“But I’m a VJ! I’m a VJ!” as though I were a D-list celebrity being booted from a Soho nightclub.

I quickly found out that I had unwittingly chosen Ted Turner's office floor to use as my sleeping quarters.

"That Ted Toor-ner.” said my mother when I told her. She had nothing to follow it up with, and just shook her head this time. Apparently he had some nerve placing the most comfortable sofa on his floor.


Always trying to cut costs and find bargains, CNN employees became reliant on our internal computer message board called READ-ME. It was a forum for finding a roommate, helpful hints on cheap mechanics, and bitch fests about unfair distribution of free food at the workplace. The staff at CNN Financial Network in New York managed to churn out three pages worth of rants about whether the free Friday afternoon cookies in the break room were a perk or an entitlement until financial guru Lou Dobbs ended the file by stating,

"This is should know that at this very moment our Technology Division is tracing every message in this file to determine exactly precisely who contributed what and there will be significant, even painful retribution taken against those who’ve expressed themselves too freely on this obviously important workplace issue...
Yours in journalism,

But the best part about READ-ME (and most crucial to us cash strapped peons) was the buying and selling of a litany of strange stuff. A sports anchor moved out of Atlanta and tried to sell a shoebox full of old pens and paper clips for five bucks. A producer requested a used breast pump. A political reporter begged for a kidney. Possibly underestimating his mother, another anchor tried to sell a used mattress claiming,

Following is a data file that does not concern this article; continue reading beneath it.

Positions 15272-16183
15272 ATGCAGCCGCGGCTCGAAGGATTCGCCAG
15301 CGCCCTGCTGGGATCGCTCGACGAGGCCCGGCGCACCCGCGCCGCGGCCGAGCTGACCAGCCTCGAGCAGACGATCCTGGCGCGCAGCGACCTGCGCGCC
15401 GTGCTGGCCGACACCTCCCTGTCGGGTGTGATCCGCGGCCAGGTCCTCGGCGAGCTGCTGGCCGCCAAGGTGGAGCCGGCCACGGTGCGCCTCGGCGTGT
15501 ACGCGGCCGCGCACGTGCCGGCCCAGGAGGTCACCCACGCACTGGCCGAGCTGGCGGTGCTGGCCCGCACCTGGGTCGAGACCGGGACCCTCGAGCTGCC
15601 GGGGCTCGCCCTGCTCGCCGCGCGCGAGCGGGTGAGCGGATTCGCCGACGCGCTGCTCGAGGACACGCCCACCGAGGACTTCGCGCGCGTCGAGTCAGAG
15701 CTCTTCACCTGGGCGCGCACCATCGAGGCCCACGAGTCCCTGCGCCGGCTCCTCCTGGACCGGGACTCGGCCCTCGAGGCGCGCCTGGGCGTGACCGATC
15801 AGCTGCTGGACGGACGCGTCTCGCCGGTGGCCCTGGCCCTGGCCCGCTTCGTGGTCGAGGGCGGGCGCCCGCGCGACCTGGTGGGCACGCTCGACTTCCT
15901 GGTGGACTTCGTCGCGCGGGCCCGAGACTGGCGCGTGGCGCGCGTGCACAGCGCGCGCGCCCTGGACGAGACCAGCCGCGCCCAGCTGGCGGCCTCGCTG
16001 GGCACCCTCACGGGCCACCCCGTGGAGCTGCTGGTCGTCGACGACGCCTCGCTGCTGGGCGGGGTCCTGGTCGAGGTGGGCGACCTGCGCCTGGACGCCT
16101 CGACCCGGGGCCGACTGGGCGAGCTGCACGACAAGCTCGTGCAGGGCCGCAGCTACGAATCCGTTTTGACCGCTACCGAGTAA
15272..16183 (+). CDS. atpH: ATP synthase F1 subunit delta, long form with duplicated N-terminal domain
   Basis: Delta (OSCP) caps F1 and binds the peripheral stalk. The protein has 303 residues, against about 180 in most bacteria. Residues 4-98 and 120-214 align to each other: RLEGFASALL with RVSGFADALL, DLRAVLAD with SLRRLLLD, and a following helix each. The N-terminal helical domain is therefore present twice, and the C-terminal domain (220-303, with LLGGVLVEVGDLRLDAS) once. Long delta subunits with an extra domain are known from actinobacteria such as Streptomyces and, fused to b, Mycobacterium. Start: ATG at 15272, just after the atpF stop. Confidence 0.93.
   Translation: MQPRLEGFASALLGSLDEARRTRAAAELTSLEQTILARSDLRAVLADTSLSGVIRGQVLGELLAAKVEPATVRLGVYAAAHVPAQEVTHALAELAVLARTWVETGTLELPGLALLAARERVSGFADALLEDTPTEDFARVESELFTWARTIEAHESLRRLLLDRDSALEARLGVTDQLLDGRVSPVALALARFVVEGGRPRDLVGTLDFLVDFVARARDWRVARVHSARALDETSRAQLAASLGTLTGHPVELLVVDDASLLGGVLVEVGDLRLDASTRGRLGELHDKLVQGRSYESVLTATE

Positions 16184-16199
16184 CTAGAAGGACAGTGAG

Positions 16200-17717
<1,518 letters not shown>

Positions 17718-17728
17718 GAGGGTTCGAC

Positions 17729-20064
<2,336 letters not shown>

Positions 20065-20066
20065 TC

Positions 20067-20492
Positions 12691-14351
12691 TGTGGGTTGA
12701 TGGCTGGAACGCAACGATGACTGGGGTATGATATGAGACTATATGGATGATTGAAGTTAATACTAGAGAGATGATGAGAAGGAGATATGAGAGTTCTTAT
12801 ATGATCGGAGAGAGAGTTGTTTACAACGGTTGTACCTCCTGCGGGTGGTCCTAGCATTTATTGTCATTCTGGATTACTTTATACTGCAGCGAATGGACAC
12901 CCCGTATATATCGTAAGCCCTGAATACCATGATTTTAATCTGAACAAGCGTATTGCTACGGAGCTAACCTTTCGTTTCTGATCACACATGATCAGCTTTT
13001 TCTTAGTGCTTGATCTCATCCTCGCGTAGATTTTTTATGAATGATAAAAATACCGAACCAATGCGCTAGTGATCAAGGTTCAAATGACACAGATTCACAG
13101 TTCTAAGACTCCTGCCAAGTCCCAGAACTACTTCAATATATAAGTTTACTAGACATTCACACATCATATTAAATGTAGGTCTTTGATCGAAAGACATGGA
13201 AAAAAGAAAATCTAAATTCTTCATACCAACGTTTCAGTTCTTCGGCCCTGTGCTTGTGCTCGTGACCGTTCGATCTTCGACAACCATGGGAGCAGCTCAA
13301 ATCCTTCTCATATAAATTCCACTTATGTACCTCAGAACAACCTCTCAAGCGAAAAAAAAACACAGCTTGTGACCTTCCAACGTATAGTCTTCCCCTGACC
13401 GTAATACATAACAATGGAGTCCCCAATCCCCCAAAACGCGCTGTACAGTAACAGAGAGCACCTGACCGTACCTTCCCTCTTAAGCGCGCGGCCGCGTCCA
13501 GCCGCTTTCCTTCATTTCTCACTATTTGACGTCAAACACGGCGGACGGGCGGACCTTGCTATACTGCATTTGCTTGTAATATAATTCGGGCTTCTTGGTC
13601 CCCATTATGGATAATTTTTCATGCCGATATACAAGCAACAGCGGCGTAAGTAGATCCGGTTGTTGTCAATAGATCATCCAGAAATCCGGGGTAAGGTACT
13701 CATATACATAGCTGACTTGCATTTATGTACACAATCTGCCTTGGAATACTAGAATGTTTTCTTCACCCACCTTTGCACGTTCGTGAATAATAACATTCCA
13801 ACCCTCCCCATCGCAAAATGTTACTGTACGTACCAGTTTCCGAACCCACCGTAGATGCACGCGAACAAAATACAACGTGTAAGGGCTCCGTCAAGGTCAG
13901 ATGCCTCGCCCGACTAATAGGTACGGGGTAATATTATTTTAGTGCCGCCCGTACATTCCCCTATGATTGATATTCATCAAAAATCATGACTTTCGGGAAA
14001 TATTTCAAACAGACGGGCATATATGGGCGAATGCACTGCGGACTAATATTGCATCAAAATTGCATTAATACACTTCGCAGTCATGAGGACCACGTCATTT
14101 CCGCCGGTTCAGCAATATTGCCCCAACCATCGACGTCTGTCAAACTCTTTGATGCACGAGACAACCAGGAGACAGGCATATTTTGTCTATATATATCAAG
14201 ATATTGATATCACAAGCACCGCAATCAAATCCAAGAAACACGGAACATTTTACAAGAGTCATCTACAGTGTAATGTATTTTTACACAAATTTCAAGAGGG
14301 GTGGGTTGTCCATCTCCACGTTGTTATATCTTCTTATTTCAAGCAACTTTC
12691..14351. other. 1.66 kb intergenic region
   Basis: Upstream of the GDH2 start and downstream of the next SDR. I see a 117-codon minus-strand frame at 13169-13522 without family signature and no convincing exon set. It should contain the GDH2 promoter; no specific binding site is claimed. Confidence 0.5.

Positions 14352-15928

"Only my mother has used it, so you know there’s been no funny business on it."

My favorite entry was from an employee who managed to provide both gossip and a cheap bridal garment by pitching,
"Wedding Gown. Size 12. Never used."

READ-ME proved instrumental in reporting theft too. If you worked on an overnight shift, odds were you were stuck with the Hard News Café to provide meals after the food court in the atrium closed. This was usually a dismal prospect. The only time people got excited was when the Café offered the famed Turkey Tetrazzini. The electricity in the air! People would message each other exclaiming:
TURKEY TETRAZZINI TODAY!!!!!!!!!!!!!!!!!!!!!

They would practically skip off to the cafeteria, ululating, pumping their fists in the air in anticipation of the culinary orgasm of Turkey Tetrazzini.

But not everyone chose to play the cafeteria lottery. Some organized, budget-conscious employees brought their leftovers to work in Tupperware. The problem was it was routinely stolen. So, in READ-ME there would be accusatory entries like:
"Today someone stole my lunch. I'm pregnant. How do you feel you bastard, taking food out of the mouth of my fetus?"

Others got specific about the type of food that was snatched:
"Someone stole my blueberries. What kind of an animal steals a man's blueberries?"

Still others tried to get witty, posting gems like:
"Egads! Who is responsible for the theft of my tasty vittles?"

I hated those people. They were the same ones carting around the mugs that read:
“You don’t have to be crazy to work here-but it helps!”